Wednesday 6 February 2019


Media Culpa

James Harding and Rachel Botsman in discussion about today's media landscape and how it shapes society

Liberal democracy is under threat. Trust in the institutions of government and society is at a new low. What role has the traditional media played in this shift and – looking forward – how can it help right the wrongs?

Hear from James Harding, former Director of News and Current Affairs at the BBC and Rachel Botsman, expert in trust and the flow of this valuable resource within our modern societies.

Rachel Botsman

Rachel is a globally renowned trust expert helping people navigate the digital age and make better trust decisions in their lives.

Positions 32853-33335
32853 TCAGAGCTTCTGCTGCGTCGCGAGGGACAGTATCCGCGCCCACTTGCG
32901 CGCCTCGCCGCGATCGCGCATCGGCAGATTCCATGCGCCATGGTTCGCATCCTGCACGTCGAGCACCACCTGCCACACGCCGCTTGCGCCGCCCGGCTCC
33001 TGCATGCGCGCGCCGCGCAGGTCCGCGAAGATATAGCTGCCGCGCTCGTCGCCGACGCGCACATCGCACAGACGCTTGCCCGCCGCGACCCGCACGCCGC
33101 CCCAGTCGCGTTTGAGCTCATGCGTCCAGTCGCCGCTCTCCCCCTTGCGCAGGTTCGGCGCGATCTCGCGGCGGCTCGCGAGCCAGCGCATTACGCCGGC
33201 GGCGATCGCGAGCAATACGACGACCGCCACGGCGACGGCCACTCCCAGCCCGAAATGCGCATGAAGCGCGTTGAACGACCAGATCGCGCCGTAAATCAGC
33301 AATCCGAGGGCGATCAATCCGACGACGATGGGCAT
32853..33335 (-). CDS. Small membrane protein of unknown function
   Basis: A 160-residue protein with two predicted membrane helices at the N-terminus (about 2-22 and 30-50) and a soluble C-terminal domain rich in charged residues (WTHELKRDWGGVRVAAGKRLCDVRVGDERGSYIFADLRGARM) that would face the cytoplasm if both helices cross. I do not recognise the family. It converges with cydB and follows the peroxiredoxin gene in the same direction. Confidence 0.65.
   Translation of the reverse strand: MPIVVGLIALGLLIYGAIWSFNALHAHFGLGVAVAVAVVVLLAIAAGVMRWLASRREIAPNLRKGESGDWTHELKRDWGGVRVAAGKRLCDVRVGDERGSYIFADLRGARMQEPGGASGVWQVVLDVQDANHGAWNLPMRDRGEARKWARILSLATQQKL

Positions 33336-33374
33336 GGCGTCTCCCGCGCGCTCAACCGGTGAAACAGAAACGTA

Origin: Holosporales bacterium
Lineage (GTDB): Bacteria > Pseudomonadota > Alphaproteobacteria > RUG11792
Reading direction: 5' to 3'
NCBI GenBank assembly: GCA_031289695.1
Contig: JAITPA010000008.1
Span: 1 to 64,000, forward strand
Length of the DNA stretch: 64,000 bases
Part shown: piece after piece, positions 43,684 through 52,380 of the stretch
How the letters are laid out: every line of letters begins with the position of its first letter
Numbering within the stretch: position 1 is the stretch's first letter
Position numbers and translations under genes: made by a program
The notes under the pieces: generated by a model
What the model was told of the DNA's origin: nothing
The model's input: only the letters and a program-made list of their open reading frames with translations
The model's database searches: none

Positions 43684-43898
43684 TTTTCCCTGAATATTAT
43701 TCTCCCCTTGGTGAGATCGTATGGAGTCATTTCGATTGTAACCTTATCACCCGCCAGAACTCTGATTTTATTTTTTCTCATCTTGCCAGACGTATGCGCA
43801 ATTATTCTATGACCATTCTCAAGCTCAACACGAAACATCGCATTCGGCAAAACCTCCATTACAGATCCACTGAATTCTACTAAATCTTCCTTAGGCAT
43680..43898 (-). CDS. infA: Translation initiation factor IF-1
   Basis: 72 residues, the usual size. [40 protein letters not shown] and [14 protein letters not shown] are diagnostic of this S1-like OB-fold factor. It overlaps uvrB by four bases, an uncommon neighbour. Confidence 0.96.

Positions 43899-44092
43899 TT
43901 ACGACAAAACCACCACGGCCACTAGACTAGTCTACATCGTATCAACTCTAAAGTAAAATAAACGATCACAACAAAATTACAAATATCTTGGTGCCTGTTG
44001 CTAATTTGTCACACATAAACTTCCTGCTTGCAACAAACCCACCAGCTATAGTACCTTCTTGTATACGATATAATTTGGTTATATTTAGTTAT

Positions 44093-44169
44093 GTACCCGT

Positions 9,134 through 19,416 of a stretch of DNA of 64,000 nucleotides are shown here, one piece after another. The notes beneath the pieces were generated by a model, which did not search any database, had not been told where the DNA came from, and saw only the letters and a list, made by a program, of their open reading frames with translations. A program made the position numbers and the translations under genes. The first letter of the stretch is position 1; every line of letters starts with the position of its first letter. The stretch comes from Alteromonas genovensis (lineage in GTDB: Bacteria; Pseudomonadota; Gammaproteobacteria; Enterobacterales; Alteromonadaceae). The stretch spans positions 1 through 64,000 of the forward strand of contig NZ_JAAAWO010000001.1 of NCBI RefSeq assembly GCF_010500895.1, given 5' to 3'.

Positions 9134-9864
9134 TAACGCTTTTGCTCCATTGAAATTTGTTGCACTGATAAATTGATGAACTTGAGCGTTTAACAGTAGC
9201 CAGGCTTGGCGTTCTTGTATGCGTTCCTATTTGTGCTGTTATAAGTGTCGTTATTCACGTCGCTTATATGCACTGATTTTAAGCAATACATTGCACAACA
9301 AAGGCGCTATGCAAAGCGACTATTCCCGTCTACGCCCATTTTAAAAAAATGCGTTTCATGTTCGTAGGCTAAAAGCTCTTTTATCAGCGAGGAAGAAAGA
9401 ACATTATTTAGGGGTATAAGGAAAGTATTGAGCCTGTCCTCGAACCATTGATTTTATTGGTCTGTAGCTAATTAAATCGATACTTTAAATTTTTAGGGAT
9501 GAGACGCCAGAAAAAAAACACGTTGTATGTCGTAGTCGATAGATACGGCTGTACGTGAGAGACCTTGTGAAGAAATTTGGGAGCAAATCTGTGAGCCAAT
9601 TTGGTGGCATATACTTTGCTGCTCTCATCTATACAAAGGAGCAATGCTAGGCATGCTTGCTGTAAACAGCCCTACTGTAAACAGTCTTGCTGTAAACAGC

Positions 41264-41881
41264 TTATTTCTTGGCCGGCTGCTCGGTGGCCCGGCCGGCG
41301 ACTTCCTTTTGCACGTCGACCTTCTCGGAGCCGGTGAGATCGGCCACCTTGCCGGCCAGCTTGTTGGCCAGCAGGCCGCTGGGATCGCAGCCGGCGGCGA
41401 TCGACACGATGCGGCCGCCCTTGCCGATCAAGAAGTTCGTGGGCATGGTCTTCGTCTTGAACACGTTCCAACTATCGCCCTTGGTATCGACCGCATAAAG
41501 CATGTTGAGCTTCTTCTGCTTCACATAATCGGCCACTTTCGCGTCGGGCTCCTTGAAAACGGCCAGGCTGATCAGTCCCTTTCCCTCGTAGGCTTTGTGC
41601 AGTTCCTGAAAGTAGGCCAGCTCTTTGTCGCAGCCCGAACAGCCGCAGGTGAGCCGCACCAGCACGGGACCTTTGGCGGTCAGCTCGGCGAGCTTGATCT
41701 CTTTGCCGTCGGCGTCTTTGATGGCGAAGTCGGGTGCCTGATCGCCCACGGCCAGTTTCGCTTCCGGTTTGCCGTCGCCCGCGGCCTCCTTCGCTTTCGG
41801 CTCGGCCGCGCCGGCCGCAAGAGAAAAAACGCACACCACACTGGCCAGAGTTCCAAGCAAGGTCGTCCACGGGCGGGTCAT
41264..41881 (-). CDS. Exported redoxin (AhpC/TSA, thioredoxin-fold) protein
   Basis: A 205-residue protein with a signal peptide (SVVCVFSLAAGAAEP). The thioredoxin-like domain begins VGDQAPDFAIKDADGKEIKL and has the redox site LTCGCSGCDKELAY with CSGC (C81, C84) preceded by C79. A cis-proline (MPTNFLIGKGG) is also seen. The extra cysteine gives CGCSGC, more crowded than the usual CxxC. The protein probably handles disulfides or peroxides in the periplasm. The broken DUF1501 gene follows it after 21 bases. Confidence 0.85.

A lecturer at Oxford University’s Saïd Business School, she designed and teaches its new course on ‘Trust in the Digital Age’, while her TED talks have amassed almost 4 million views. Her work has appeared in the WSJ, Wired, New York Times, Guardian, Harvard Business Review and many other publications.

She is a WEF Young Global Leader, one of Fast Company’s ‘Most Creative People in Business’ and was a recipient of the InStyle 2018 Women of the Year Award. Her most recent book is Who Can You Trust?

James Harding

James is the Co-founder and Editor of Tortoise Media. Prior to this was Director of News and Current Affairs at the BBC.

He was the Editor of The Times from 2007-2012, winning the Newspaper of the Year in two of the five years he edited the paper. Before that he worked as Washington Bureau Chief, Media Editor and China correspondent for the Financial Times, opening the paper’s bureau in Shanghai in 1996.

He is the author of Alpha Dogs: How political spin became a global business.

"Data is the new oil, but trust is the new currency."